Web Wednesday: UST WebSPACE application development
From Information Resources and Technologies
The WebSPACE project team is redesigning the visual and information architecture of the UST Web presence and enhancing what you can do on the Web. We are upgrading many of our Web applications (interactive forms, the ability to apply for admissions, record service hours, volunteer at the state fair, sign up to attend a conference) to a more robust, scalable and portable environment. With more and more of the services that the university provides moving to or being mirrored on the Web, these applications have become essential to the services we provide.
IRT is making a strategic shift toward Java, a robust application development language. Java's object-oriented framework permits code reuse through its implementation of data encapsulation and inheritance (e.g., the ability to write the code once and reuse elements in a variety of places).
Last May, we began using Java Platform, Enterprise Edition (J2EE). J2EE is the industry standard for developing portable, robust, scalable and secure server-side Java applications. The first project was the graduate admissions module (GAM), built for the College of Business and School of Education. The graduate admissions module is a Web-based admissions workflow tool that provides online intake of graduate student applications and management of each college's internal admissions process. Currently, more than half of all applications for admissions within the COB are completed via the Web.
The redesign of GAM is led by Greg Woodfill and will be deployed to the College of Business and the School of Education this fall. Next up will be the graduate schools for Engineering, Music, Psychology, English and Social Work. They will be contacted this school year to gather requirements and set a time frame.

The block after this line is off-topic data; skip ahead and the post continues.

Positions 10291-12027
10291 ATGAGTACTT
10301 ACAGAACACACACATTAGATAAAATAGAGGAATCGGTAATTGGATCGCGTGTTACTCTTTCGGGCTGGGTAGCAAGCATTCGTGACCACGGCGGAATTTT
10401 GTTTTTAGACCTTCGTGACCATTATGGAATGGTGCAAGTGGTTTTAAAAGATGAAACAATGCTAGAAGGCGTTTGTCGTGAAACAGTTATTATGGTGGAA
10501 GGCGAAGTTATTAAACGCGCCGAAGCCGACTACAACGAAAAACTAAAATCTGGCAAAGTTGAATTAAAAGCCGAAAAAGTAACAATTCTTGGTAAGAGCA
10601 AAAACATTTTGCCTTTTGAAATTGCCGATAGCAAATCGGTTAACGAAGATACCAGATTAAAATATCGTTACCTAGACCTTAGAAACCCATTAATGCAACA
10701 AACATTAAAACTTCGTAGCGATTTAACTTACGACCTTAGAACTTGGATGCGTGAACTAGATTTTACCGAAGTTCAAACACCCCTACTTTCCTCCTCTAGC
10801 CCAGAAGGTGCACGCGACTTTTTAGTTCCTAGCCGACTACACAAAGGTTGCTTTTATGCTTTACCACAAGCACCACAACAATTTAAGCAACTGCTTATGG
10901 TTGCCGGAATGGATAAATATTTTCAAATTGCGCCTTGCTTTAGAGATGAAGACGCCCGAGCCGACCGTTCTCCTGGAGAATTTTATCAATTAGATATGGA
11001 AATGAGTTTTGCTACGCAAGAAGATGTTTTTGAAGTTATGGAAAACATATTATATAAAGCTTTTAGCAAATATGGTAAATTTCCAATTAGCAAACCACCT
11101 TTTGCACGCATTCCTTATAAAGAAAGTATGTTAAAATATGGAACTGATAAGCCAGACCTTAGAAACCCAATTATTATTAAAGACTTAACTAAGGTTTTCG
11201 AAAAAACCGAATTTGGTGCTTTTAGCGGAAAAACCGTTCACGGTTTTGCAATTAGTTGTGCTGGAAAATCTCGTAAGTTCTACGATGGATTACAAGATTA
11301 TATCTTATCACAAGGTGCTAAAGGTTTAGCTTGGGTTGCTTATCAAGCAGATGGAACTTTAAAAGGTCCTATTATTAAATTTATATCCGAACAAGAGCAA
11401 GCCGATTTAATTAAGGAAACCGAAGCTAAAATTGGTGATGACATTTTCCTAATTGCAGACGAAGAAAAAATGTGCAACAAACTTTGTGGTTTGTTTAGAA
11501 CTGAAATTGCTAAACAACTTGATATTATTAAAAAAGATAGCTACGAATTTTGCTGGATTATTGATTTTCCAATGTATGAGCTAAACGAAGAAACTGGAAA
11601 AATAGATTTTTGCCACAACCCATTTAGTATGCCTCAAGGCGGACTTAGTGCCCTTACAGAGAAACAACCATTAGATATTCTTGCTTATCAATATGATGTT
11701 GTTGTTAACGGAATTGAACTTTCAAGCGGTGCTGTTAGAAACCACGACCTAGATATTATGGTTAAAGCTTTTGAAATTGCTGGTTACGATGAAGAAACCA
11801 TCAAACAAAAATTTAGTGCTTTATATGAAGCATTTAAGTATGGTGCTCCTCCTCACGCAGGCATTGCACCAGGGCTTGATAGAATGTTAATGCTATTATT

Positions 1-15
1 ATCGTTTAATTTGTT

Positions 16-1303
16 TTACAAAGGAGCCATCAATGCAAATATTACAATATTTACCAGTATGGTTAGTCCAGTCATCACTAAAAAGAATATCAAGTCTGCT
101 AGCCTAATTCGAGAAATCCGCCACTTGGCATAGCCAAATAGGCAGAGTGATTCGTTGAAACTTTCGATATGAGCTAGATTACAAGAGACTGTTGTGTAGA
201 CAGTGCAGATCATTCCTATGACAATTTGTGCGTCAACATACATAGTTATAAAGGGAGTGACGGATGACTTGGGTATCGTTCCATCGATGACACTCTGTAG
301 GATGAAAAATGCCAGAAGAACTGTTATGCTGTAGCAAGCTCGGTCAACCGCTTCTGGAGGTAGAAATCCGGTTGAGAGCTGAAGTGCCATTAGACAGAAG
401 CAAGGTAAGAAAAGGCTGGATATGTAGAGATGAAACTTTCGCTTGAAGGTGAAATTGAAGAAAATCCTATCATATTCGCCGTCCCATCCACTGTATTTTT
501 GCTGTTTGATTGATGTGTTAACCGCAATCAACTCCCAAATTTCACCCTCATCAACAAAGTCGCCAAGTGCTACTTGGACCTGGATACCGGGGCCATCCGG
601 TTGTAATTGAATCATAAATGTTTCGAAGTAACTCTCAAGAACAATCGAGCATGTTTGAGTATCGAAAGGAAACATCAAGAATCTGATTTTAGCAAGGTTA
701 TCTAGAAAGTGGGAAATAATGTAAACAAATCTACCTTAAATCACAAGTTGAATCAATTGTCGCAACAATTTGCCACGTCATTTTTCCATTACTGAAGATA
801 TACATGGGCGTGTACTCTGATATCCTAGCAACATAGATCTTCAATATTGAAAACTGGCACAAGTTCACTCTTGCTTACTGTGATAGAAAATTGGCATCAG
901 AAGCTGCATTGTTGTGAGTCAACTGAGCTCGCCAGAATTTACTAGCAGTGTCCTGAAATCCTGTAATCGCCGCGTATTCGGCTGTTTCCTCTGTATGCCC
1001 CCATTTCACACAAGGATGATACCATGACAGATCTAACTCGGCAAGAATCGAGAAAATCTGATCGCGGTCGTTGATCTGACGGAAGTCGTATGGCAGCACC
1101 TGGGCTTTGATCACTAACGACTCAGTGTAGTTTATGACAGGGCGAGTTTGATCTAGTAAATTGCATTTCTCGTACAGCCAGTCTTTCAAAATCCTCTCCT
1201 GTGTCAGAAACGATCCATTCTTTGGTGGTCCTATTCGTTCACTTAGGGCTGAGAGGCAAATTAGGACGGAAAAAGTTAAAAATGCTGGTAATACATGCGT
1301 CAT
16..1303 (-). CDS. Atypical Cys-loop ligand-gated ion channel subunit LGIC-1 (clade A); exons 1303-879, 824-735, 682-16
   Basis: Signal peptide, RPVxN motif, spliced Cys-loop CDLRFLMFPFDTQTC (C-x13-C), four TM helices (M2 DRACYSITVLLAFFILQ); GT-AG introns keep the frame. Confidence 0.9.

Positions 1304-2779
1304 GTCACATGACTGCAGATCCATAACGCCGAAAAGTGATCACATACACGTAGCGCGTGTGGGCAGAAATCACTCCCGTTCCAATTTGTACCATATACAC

Another application redesigned and converted this summer is the Mentor Logs for the Law School. This application, led by Douglas Lochowski-Haney, allows law students to record their mentor and service hours via the Web; both actions are required for graduation. The application provides a great convenience to law students and the information used for assessment and accreditation purposes is held in one place.
Our student team
In addition to the full-time professionals in Web and Media Services, student employees assist in the development of university Web applications. Students, Michael Bykow, Reid Miller, James Neumann, and Eranda Liyanapathiranage assist staff with writing code, developing systems and testing applications. In addition to assisting with important projects, these students gain valuable real-world working experience.
Miller, a junior majoring in quantitative methods and computer science (QMCS), has been working for WMS since January 2006 and has been involved with a variety of projects. He hopes to translate what he has learned in Web and Media Services into a successful career in either Web development or systems administration. “Web and Media Services has basically served as an on-campus internship for me," says Miller. "I feel that the experience I've gained here is equal to, if not greater than the experience I would have received at an internship in my field. I also believe that it (my experience) will be looked upon just as highly by future employers."
Web and Media Services, along with our student employee partners, will be active in the coming months, redesigning older applications to ensure they remain robust and stable. Our list of projects continues to grow; enhancements and new ideas develop to keep up with changing processes and services as the expectation increases for the university to conduct its business via the Web.
IRT looks forward to working with departments on the continual evolution of UST's Web environment. Together we can reach the WebSPACE project's goal of creating a first-class communication and service channel.